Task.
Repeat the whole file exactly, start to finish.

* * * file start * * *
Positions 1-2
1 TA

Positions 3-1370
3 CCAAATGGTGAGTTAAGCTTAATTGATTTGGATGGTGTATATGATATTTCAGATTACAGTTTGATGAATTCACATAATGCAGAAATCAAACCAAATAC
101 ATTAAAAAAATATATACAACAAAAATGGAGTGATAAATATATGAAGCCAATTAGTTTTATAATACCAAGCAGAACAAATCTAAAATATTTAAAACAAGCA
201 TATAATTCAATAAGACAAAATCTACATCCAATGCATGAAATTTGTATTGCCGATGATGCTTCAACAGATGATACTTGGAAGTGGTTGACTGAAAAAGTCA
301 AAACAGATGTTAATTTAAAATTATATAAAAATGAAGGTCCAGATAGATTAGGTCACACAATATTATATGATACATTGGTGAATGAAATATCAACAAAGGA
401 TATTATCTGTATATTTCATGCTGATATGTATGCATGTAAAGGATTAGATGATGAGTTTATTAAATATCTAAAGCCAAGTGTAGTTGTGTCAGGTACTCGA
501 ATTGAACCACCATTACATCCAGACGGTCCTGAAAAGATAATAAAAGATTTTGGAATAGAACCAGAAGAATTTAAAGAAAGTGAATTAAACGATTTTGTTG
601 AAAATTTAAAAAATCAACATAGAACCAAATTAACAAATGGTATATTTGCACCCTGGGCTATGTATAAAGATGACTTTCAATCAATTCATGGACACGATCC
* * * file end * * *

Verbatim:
Positions 1-2
1 TA

Positions 3-1370
3 CCAAATGGTGAGTTAAGCTTAATTGATTTGGATGGTGTATATGATATTTCAGATTACAGTTTGATGAATTCACATAATGCAGAAATCAAACCAAATAC
101 ATTAAAAAAATATATACAACAAAAATGGAGTGATAAATATATGAAGCCAATTAGTTTTATAATACCAAGCAGAACAAATCTAAAATATTTAAAACAAGCA
201 TATAATTCAATAAGACAAAATCTACATCCAATGCATGAAATTTGTATTGCCGATGATGCTTCAACAGATGATACTTGGAAGTGGTTGACTGAAAAAGTCA
301 AAACAGATGTTAATTTAAAATTATATAAAAATGAAGGTCCAGATAGATTAGGTCACACAATATTATATGATACATTGGTGAATGAAATATCAACAAAGGA
401 TATTATCTGTATATTTCATGCTGATATGTATGCATGTAAAGGATTAGATGATGAGTTTATTAAATATCTAAAGCCAAGTGTAGTTGTGTCAGGTACTCGA
501 ATTGAACCACCATTACATCCAGACGGTCCTGAAAAGATAATAAAAGATTTTGGAATAGAACCAGAAGAATTTAAAGAAAGTGAATTAAACGATTTTGTTG
601 AAAATTTAAAAAATCAACATAGAACCAAATTAACAAATGGTATATTTGCACCCTGGGCTATGTATAAAGATGACTTTCAATCAATTCATGGACACGATCC